Addressing the Persistent Issue of Sexual and Workplace Harassment
In the last few years, no other ethics and compliance issue has seen as much media coverage as sexual harassment. And this can be just the tip of the iceberg. The EEOC states that majority of people who experience sexual harassment in the workplace (up to 94%) do not report it. With movements like #MeToo empowering people to speak out, employers need to all they can to protect their people and their reputation.
Creating a workplace culture where employees feel safe and respected means designing and implementing a workplace harassment prevention program that adapts to emerging issues. The political environment, social events and technological developments can all influence workplace harassment.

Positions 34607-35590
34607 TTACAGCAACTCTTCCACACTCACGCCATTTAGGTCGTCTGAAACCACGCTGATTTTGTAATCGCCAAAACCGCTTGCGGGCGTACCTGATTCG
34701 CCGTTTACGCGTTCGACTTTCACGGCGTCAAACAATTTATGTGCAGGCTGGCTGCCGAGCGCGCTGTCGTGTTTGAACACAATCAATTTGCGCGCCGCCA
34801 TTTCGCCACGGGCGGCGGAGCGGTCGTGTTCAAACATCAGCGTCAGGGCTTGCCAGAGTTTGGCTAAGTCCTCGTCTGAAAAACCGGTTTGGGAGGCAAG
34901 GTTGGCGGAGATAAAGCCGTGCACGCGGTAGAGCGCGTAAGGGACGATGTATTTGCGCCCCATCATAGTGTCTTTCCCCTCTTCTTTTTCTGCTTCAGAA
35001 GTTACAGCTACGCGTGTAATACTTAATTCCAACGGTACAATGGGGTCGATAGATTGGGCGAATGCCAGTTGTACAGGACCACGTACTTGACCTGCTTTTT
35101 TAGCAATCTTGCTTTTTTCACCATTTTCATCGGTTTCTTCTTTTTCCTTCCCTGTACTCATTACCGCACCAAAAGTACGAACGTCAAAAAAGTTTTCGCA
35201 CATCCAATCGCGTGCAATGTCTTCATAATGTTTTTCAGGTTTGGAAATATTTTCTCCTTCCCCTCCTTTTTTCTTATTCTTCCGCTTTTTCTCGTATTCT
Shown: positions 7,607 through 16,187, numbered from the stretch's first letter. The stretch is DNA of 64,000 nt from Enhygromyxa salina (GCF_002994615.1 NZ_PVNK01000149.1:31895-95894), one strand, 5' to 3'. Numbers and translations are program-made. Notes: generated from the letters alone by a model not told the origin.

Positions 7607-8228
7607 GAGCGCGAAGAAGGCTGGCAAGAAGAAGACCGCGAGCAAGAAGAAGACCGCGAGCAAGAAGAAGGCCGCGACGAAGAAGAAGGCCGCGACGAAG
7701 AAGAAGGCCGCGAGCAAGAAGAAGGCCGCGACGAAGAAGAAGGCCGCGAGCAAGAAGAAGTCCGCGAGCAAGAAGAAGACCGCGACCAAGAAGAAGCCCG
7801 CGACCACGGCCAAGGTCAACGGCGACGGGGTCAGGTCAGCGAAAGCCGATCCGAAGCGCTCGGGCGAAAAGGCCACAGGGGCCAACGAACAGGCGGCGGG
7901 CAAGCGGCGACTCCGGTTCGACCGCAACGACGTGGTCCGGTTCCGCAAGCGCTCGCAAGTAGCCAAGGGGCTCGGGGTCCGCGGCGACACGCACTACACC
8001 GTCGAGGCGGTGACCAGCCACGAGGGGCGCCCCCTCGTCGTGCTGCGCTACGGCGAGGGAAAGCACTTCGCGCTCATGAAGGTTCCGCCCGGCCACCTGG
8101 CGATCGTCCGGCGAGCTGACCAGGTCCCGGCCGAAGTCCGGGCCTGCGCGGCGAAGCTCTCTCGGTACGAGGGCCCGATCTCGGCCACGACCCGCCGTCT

In some cases, national and state legislation is requiring employers to aggressively reduce sexual and workplace harassment. Recently, New York State and New York City passed laws that require every employer have an updated anti-sexual harassment policy and to deliver annual interactive training to address sexual harassment. Multiple other jurisdictions are considering similar laws. Trends are indicating turning a blind eye to harassment is no longer tolerated.
See How Harassment & Discrimination Training Can Help